If Kendrick Lamar is not directly to be blamed for this unmitigated plagiarism, then his team or whoever should be held accountable for this outrageous infraction; by giving the woman credit for the use of her work and compensate her the original amount she requested. It’s 2018 and black women are not here for these behaviors anymore.
By Francine Holmes
I am sure by now most people who’ve made the customary new year’s resolutions are gradually doing that slow backpedal of excuses as to why they’re breaking them. Well to that I say: “No, no no, NOT I!” I am tired of not keeping up with my resolutions, so I didn’t make a single one. Looking back, 2017 had several momentous events that made me pause as a woman of color, a daughter, a friend, a wife and especially a mother. To name a few, president Trump and his whirlwind drama, the devastating hurricanes, women fiercely standing up to the patriarchy with #metoo #timesup, the long overdue NFL players’ black lives matter protest, and the list goes on. So, I instead collected all of my thoughts and intentions into hopes for a better 2018, but nothing happens without action. As a side note, I know there has been some contentious debates over this issue, I will make my position very clear! Trans-women are women, period! end of discussion. So, here are some that I see as universal hopes that women of color can either identify with or strive to put into action for a better 2018.
1. VALUE YOURSELF Foremost above all, we have to know our worth and the value of our contribution, and let me explain what that means, because value and worth can be quite abstract without context. They can mean, You’re worthy because yourself and others care, appreciate, and love you for who you truly are unconditionally. It is also understanding that the whole of you, your time, attention are precious gifts, and in your allocation of those gifts, it is perfectly fine to be unapologetically selective. This logic applies to anything, as the importance of not being so hasty to settle for less, or rather, just what you can get! You deserve the best so strive for just that by not shying away from opportunities out of fear of the unknown. Reach for those goals and always remember that you are valuable. Along the way, learn to appreciate what you have and what you bring to the table, don’t dwell on what you don’t! This is a hard one, arriving at a place where you don’t measure your success against others. Remember, we all have different starting points, we are all unique in our own right, we cannot have the same journey so measure your accomplishments by the goals you set, not those of others.
2. YES WE CAN! We all have that perpetual internal voice of self-doubt in our heads. My internal shade thrower has an old African woman’s voice, with disdain on her face, pointing her hand at me, palm up saying “Look at you! Just look at you” in that moment, doubt and a laundry list of reasons as why my ideas aren’t great and all the ways I can potentially fail; automatically washes over me. Well, in 2018 we have to stand firm, turn down the volume on that voice, tell it to take several seats and turn up by believing that we can accomplish all that we envision. We must take that first step and fully commit to making our vision happen no matter how small that initial step.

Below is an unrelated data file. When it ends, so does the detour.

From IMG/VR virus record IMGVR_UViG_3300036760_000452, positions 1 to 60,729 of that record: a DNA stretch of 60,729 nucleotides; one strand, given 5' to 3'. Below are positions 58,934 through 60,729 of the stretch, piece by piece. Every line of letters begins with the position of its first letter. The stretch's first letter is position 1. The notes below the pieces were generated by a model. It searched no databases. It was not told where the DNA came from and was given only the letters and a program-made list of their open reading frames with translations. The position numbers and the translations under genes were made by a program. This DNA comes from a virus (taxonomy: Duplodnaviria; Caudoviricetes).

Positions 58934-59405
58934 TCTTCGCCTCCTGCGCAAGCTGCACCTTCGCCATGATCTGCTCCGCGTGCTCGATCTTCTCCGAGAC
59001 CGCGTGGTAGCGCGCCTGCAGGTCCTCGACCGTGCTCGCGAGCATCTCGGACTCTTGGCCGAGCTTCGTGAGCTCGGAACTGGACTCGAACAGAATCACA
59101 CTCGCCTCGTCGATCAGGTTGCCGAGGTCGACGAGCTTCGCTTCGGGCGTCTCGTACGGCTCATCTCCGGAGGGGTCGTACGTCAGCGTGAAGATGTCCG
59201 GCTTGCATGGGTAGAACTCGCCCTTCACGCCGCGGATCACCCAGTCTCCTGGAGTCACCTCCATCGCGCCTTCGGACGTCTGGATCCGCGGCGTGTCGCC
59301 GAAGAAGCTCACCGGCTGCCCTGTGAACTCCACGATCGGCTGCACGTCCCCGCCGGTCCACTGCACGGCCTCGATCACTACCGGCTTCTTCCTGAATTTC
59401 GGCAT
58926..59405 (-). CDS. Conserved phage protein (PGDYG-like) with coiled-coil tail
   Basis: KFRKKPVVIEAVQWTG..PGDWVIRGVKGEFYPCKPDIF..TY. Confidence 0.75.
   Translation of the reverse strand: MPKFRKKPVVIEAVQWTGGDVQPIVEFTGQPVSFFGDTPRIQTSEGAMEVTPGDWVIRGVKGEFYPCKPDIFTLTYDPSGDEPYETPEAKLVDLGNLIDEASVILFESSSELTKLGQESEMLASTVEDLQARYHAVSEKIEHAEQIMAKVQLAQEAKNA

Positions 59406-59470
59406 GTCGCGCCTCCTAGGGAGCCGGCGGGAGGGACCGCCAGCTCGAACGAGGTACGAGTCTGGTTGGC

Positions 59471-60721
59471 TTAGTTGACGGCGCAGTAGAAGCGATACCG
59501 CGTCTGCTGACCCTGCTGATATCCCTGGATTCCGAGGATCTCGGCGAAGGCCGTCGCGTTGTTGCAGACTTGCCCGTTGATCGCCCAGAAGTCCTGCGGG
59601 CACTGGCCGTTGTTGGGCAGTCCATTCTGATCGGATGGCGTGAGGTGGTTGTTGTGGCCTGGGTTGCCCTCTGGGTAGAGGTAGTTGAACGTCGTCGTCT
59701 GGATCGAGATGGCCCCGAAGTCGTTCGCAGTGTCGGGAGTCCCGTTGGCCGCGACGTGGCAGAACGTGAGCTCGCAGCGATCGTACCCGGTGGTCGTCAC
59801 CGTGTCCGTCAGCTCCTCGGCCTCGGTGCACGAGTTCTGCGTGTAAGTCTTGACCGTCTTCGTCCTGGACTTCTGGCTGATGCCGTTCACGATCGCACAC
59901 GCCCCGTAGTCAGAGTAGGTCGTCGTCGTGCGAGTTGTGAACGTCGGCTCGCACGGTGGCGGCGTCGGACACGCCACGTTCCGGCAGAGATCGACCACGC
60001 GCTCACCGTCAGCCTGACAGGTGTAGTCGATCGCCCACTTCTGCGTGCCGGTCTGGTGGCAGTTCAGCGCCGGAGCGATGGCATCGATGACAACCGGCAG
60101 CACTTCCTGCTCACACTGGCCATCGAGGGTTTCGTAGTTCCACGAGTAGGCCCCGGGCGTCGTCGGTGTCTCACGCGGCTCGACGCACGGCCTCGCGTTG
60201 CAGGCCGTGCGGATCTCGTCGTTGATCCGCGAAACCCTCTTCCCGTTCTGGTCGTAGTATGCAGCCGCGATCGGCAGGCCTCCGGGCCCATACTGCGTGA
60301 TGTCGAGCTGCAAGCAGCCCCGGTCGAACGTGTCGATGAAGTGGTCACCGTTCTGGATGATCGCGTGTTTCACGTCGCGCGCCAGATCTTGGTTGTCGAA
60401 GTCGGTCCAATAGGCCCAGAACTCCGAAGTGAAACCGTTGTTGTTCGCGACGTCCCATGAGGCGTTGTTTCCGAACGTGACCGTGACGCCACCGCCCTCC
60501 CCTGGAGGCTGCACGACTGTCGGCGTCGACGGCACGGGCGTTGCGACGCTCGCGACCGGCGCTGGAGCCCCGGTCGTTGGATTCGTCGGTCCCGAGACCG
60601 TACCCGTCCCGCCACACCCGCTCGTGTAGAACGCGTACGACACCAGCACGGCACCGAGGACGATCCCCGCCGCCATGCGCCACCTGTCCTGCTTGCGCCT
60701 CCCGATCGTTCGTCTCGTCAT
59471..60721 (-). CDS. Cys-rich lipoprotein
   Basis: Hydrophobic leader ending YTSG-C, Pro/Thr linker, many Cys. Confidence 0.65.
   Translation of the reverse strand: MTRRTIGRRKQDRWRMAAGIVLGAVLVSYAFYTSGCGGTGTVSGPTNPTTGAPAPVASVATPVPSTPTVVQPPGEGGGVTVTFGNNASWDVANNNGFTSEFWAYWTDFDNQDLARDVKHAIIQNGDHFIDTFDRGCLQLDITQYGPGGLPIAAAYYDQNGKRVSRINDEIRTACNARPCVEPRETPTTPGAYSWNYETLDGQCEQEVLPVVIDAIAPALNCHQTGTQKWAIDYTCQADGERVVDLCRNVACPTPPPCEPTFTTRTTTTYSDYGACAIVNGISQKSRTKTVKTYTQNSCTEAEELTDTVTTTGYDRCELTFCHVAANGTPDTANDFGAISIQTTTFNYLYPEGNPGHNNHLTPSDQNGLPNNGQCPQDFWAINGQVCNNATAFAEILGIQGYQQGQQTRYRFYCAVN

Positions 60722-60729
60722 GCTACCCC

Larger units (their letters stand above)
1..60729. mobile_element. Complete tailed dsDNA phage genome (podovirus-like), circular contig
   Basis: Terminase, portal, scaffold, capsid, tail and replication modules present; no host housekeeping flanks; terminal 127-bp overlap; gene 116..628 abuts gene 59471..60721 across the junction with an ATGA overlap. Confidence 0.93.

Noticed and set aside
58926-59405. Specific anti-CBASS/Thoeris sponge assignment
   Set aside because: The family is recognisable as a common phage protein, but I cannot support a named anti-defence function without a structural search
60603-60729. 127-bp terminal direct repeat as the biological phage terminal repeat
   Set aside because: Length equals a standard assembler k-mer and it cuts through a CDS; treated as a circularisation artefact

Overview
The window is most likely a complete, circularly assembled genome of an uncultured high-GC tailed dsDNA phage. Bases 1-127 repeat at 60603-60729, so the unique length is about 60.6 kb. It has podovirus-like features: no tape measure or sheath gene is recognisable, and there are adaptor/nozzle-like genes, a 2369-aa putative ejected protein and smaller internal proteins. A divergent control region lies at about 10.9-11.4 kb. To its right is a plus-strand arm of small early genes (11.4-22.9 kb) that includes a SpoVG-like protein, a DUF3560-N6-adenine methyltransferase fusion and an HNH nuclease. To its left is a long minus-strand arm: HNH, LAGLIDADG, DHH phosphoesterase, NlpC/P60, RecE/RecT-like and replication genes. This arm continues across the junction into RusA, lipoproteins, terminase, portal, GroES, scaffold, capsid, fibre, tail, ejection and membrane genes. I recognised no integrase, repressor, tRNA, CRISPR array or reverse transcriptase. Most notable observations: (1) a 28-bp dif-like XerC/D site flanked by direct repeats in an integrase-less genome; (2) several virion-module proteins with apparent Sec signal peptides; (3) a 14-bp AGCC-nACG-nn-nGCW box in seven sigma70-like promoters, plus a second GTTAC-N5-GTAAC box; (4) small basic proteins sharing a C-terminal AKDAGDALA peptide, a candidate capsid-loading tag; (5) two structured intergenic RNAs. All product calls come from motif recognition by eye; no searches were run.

3. SISTA, I GOT YOU! This very important! black women are often the bearer of all burdens, with all the hats we have to wear in addition to societal standards and micro-aggressions. Yet we are expected to remain strong in the face of it all to our detriment. Mental health is a major component of our overall wellbeing, seek professional assistance if you’ve been struggling emotionally or psychologically, there are people who are trained to listen and provide you with the tools to alleviate some of these burdens. (Therapyforblackgirls.com). Let’s stop the stigma associated with mental health continue to drag us further into the abyss.
While we’re busy holding everyone up, who’s propping us up? Who has our back? Think Sandra Bland, Tee Tee Dangerfield, Erica Garner, Karen Smith, Brandy Seals, Omarosa (yes her too). We are being assaulted on all fronts, so enough is enough. We are a vulnerable population, and assistance isn’t always readily available to us. It is time for us to receive some attention, let us no longer be concerned with the optics and respectability politics. Again, we cannot do it alone, so let’s start by building a support system. (The operative word is “build” it doesn’t happen overnight or without effort). If you live in the tri-state area, a meetup group called W.O.K.E (Women of Kolour Empowered) is a wonderful resource to meet women of color to make connections and have worthwhile discussions. Sister-up! Let this upcoming year be the year of connections. Network, reach out to support, engage with, befriend, mentor a sista! Because let’s tell it! It is getting too real out here for people of color, especially women. It is time to foster the sisterhood in a meaningful way, look out for a sister and be her keeper, look out for the signs and check in on her, rather than drag her along with the rest of society!
And those are my hopes, that cognitive, interpersonal and behavioral changes can set things in motion for the best, without any judgment and pressures derived from resolutions. Let’s do the best we can, WE CAN DO THIS and let’s make 2018 count!